Talos Vulnerability Report

TALOS-2019-0799

Nest Labs Nest Cam IQ Indoor Weave KeyError denial-of-service vulnerability

August 19, 2019
CVE Number

CVE-2019-5036

Summary

An exploitable denial-of-service vulnerability exists in the Weave error reporting functionality of the Nest Cam IQ Indoor, version 4620002. A specially crafted weave packets can cause an arbitrary Weave Exchange Session to close, resulting in a denial of service. An attacker can send a specially crafted packet to trigger this vulnerability.

Tested Versions

Nest Labs Nest Cam IQ Indoor version 4620002

Product URLs

https://store.nest.com/product/nest-cam-iq/NC3200US

CVSSv3 Score

7.5 - CVSS:3.0/AV:N/AC:L/PR:N/UI:N/S:U/C:N/I:N/A:H

CWE

CWE-284: Improper Access Control

Details

The Nest Cam IQ Indoor is one of Nest Labs' most expensive and advanced devices. The surveillance camera integrates with Google Assistant, contains facial recognition technology and even has the ability to act as an 6lowpan hub for other less powerful internet-of-things devices. The main protocol that is used for setup and initial communications of Nest devices is Weave, a protocol designed strictly for IoT devices, which can run over TCP, UDP, Bluetooth and 6lowpan.

Before going into the details of the bug itself, a quick overview of the Weave protocol and terminology is needed, so for brevity, here's a packet dissection of a sample weave packet:

--------TCP Message Layer-----------  //[1]
Mesage_Length   : 0x0146
Message Version : 0x1
Message_Id      : 0x00000004
Message_Flags   : 0x0300    : [ Dstnode|Srcnode ]
Src_Node        : 0000000000000002
Dst_Node        : 0000000000000001
Encryption      : None
--------Exchange Layer-----------    //[2]
Exchange Ver|Flag   :  0x11       :  [ Initiator ]
Exchange MsgType    :  0x1        : kMsgType_PASEInitiatorStep1 //[3]
Exchange ExchangeID :  0x70e3
Exchange ProfileID  :  0x00000004 : kWeaveProfile_Security  //[4]
--------Data Layer-----------   //[5]
kMsgType_PASEInitiatorStep1
controlHeader: 0x8011213f
sizeHeader: 0x01070e0e
ProtocolConfig: 0x235a0004
AltConfig[0]: 0x235a0001
gx: 0xe, zkpxgr: 0xe, zkpxb: 0x7
[...]

Weave messages consist of three layers: message, exchange and data. The message layer [1] and exchange layer [2] are both variable sized and consist of little-endian fields as listed above. The data layer [5] is strictly dependent on the MessageType [3] and ProfileId [4], and every combination thereof generally has a unique message structure, which can be seen from all the parsed fields below [5]. The ProfileID is fittingly used to determine which Weave "Profile" to talk with, and likewise, the MessageType is essentially the opcode for the given Profile.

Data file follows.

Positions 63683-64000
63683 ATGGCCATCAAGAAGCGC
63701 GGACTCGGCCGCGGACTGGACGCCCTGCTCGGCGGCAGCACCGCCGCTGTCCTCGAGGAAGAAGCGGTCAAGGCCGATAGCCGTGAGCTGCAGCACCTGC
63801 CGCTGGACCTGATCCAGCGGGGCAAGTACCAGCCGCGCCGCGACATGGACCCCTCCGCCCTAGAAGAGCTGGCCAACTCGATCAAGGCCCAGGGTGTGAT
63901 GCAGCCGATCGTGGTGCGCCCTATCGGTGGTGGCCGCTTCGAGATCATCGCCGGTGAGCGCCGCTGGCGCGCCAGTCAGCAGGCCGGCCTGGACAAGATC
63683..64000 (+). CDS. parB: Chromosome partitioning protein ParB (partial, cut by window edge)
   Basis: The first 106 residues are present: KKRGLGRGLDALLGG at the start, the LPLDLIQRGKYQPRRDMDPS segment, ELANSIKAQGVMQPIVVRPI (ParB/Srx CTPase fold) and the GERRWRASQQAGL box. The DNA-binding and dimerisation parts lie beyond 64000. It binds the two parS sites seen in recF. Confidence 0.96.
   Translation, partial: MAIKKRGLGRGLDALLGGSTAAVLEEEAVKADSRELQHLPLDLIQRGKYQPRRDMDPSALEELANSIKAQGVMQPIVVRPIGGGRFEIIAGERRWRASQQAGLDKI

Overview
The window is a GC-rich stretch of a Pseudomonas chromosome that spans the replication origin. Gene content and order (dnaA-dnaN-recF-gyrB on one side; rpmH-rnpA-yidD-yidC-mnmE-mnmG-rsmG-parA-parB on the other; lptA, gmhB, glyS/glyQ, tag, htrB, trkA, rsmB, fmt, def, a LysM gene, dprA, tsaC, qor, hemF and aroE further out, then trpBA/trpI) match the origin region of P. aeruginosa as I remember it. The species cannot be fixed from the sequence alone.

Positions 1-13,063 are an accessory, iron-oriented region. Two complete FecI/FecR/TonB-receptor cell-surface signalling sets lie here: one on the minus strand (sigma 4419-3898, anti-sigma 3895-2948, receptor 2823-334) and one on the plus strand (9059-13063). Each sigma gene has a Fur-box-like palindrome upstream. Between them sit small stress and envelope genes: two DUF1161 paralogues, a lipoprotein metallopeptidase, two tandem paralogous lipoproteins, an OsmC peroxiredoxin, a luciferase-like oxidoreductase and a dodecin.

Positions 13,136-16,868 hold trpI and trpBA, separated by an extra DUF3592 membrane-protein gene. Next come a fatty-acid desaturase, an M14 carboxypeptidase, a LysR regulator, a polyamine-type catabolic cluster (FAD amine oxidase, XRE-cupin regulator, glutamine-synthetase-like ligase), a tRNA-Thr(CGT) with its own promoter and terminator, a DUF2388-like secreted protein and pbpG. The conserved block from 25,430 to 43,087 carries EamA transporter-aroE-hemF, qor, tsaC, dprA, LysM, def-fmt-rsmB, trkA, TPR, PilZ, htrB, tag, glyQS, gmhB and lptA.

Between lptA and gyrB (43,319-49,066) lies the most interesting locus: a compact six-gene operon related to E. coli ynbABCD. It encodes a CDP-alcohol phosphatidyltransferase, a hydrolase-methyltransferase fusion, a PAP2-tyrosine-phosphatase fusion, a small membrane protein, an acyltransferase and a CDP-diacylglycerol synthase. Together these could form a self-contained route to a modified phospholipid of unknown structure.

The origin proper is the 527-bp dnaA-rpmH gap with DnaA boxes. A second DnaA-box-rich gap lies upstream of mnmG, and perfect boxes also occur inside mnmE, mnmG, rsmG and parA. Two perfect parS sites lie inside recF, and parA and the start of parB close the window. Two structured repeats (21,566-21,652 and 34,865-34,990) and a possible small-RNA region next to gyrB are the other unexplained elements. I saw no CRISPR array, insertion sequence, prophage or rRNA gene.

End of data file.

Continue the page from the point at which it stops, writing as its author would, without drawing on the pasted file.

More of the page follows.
For the purposes of this advisory, let's consider the MessageType kMsgType_KeyError. When performing any sort of authentication to a Weave device, the profileID used is fittingly kWeaveProfile_Security. All weave messages of this type get passed to the WeaveSecurityManager, which is the sole authentication authority. Interestingly, when looking at messages destined for itself, the first thing WeaveSecurityManager does is checking if it's received a kMsgType_KeyError message:

void WeaveSecurityManager::HandleUnsolicitedMessage(ExchangeContext *ec, const IPPacketInfo *pktInfo, const WeaveMessageInfo *msgInfo,
        uint32_t profileId, uint8_t msgType, PacketBuffer* msgBuf) {
    WEAVE_ERROR err = WEAVE_NO_ERROR;
    WeaveSecurityManager *secMgr = (WeaveSecurityManager *)ec->AppState;

    // Handle Key Error Messages.
    if (profileId == kWeaveProfile_Security && msgType == kMsgType_KeyError)
    {
        secMgr->HandleKeyErrorMsg(ec, msgBuf); //[6]
        msgBuf = NULL;
        ec = NULL;

        ExitNow();
    }
[...]
}

Normally, the kMsgType_KeyError is sent by a Weave server when a client has failed authentication, at which point, the client will close the connection. Examining the actual KeyErrorMsg handler at [6], we see:

void WeaveSecurityManager::HandleKeyErrorMsg(ExchangeContext *ec, PacketBuffer* msgBuf)
{
    WEAVE_ERROR err;
    WeaveSessionKey *sessionKey;
    uint8_t *p = msgBuf->Start();